I will never forget the first time I ever met Shorty. My older brother used to hang out there and would one day marry Shorty’s oldest daughter Maria. He took me to his Tavern for one of Shorty’s famous sausage and provolone sandwiches. Shorty reached over the bar with his Popeye-sized right arm grabbed my right hand in a vice-like grip, looked me straight in the eye and told me what a pleasure it was to meet “Jerry’s little brother.” I could instantly tell this wonderful man sincerely meant every word that had just came out of his mouth. He treated me, my brother and our friends as if we were family not customers and we all came to love him. I’m not exaggerating when I say that he was  “perfect” for the role of a South Side tavern owner. He sponsored our softball teams, made sure we acted responsibly and bragged about our accomplishments like a proud father.

His heart was even bigger than his huge biceps. He was constantly helping folks in the neighborhood who were down on their luck and he was a big contributor to his beloved Mt. Carmel Parish. Shorty donated the money for the beautiful bell tower that is located on the grounds of that church. In addition to Maria, he and his wife Phil had two sons, Felix and Anthony and another daughter Louise, all of whom he adored. When Phil died a week before Christmas in 1971, a part of Shorty went with her. A year later he sold the bar and retired. During the last six years of his life, Shorty suffered from dementia but his eyes would still twinkle when he’d see me and he’d still shake my hand with that vice-like grip. Even though his death was expected, when it finally came in 1997, it hit the entire South Side hard. Those of us who were fortunate to have known him were most sad because we realized those who came after us would never have that same wonderful opportunity. It truly felt as if an era had ended.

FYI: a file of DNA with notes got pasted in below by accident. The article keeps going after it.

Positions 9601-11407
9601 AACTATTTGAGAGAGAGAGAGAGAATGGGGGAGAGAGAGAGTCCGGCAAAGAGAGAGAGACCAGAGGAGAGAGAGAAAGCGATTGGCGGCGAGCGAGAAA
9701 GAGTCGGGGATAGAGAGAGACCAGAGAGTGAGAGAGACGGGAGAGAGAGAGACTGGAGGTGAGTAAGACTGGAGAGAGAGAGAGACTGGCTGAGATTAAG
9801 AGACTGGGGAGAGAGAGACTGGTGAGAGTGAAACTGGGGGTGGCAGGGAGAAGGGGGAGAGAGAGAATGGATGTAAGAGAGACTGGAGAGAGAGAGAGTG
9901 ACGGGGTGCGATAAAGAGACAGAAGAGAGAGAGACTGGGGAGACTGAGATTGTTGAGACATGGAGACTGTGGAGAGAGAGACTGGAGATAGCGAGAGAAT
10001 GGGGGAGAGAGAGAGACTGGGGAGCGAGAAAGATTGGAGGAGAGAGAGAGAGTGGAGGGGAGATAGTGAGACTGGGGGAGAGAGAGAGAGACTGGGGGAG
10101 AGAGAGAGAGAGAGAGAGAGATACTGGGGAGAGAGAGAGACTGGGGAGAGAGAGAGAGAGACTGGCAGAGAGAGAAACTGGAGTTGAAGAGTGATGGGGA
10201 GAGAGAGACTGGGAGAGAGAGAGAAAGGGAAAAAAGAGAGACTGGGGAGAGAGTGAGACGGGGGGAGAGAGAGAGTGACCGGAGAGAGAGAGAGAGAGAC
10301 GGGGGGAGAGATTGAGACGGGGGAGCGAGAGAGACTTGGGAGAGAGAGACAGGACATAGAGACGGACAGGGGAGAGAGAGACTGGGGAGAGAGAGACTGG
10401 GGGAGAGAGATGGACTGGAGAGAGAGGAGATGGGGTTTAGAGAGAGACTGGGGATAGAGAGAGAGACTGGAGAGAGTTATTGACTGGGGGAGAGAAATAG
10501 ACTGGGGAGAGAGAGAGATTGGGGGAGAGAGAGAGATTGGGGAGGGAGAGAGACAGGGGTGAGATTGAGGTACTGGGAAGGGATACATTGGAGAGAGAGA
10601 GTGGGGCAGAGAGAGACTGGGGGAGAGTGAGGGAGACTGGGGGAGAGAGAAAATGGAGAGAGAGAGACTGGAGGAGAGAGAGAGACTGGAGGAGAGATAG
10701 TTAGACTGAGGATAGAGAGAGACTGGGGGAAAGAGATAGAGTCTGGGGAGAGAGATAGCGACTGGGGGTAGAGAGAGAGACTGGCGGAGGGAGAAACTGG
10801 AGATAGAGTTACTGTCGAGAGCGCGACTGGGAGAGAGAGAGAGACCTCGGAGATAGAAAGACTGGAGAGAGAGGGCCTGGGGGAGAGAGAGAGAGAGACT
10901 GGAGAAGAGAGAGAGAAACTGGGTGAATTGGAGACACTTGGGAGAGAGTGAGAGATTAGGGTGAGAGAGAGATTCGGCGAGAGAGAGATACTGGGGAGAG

His Tavern still stands and still uses his name. It should never be called anything else.

In 2017 I wrote an article entitled “All-Time Top Ten Amsterdam, NY Boxers in which I included Shorty Persico. You can read it here. 

 

4 thoughts on “July 16 – Happy Birthday Shorty Persico

  1. From “Where Do We Find Such Men”: